Beyond the Classics is a recurring column in which Emily Kubincanek highlights lesser-known old movies and examines what makes them memorable.
The queer storyline and fascinating lives of the lead actors set this film apart from other crime romances before and since.
The 1935 film relies on stereotypes but inadvertently shows the debilitating barriers that racism puts on Mexican immigrants.
Suspense, camp, and social commentary are all on display in this early film noir.
In 1955, John Parker’s experimental feature didn’t find its deserved audience. Today, we present it as an essential work of horror cinema existing in the canon beyond the classics.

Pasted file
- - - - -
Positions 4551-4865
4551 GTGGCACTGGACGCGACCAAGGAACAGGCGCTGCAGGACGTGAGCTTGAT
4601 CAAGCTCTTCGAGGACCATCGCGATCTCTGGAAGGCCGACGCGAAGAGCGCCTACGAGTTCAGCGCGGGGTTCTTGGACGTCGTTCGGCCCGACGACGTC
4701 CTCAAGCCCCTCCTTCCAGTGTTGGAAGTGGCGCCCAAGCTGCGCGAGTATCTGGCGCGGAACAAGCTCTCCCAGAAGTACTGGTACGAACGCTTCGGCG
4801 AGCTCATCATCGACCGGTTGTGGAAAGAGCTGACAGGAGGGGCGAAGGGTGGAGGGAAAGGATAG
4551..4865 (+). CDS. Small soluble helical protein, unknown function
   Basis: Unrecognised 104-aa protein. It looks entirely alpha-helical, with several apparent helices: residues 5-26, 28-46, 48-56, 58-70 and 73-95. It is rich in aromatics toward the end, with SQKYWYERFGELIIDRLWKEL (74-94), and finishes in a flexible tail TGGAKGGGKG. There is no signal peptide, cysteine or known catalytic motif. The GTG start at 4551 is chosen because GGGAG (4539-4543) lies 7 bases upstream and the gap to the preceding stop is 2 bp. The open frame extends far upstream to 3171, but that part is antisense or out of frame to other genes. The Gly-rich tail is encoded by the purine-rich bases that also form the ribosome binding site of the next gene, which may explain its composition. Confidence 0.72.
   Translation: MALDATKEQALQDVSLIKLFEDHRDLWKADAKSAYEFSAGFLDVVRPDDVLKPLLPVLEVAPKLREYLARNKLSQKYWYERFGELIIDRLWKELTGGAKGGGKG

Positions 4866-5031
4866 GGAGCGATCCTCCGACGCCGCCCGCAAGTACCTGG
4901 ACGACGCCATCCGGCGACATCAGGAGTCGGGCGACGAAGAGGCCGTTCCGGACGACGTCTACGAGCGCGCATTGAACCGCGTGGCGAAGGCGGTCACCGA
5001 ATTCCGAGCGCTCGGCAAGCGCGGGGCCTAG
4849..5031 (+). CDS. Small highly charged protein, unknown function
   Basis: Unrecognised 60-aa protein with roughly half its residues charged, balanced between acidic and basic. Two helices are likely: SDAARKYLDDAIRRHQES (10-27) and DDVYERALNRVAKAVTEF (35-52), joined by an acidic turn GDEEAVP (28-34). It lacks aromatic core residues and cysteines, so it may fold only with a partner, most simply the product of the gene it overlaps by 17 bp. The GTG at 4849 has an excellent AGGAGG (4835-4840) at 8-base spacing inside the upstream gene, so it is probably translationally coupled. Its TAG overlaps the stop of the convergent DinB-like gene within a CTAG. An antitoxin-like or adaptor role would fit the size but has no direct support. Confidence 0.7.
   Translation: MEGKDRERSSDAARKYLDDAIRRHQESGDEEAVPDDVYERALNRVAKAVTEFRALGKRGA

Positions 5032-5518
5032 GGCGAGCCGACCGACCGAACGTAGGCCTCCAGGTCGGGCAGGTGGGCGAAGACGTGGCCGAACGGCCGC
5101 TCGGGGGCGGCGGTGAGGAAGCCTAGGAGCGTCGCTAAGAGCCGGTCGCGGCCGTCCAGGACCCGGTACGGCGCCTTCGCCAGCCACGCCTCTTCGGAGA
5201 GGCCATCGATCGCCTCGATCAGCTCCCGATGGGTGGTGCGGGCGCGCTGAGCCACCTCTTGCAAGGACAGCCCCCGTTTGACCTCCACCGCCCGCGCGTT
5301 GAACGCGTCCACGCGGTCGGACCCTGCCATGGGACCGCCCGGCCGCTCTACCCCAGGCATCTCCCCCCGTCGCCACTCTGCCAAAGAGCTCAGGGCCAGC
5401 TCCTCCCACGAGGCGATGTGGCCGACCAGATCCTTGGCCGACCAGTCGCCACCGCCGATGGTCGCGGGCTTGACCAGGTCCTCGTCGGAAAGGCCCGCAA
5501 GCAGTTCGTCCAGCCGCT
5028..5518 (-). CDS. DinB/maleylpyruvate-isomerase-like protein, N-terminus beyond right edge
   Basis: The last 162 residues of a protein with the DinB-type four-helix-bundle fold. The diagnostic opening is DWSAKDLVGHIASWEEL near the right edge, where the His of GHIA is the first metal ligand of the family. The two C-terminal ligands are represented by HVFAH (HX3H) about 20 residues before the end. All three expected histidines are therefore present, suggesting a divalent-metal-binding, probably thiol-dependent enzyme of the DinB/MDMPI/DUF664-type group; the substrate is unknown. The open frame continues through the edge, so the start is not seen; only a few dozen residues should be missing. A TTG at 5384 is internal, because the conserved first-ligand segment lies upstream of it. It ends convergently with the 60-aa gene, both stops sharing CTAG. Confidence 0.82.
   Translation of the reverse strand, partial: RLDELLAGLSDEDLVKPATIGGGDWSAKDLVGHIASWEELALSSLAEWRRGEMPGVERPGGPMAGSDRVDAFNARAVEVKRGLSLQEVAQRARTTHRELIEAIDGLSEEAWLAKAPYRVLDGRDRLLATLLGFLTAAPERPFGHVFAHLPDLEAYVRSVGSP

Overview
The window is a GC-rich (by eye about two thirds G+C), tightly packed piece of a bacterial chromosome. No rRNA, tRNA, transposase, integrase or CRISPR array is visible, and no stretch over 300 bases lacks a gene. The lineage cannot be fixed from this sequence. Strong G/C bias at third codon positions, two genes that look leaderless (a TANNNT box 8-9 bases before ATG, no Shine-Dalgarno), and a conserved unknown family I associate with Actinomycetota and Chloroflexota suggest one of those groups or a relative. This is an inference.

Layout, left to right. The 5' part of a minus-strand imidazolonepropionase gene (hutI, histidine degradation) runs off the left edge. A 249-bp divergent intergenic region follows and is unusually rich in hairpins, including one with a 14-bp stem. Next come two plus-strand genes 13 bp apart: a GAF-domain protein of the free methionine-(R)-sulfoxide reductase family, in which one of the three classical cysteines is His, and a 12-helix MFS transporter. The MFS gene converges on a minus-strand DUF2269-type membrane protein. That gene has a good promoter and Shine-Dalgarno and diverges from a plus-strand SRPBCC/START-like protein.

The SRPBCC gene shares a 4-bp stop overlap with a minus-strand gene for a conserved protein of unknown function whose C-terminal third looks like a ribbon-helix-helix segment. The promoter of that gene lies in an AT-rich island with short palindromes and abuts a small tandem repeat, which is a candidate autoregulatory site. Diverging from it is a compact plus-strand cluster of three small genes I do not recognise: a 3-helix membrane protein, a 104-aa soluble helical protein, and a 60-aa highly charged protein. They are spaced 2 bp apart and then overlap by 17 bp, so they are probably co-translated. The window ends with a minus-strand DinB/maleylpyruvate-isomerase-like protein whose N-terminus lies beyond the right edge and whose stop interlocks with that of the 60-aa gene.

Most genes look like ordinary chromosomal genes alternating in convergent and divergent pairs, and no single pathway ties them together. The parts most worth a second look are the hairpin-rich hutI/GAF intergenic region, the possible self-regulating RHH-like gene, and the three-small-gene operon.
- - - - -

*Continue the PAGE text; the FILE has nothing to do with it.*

Dorothy Arzner’s 1931 film ‘Working Girls’ shows “MEN may do the bossing — but the girls make their own plans for them!’
The restored Criterion edition of Frank Borzage’s masterpiece romance shows the talent and intuition he had to reach the audience’s hearts.
First-wave feminism sprung from the birth control movement, which is on full display in Weber’s controversial 1916 film.
Before they fell in love, they starred in this romance that gives modern viewers a peek at their relationship.
Writer-director Preston Sturges made his passion project ‘Christmas in July’ early in his career, but its sincerity is passed over to talk about his classic hits.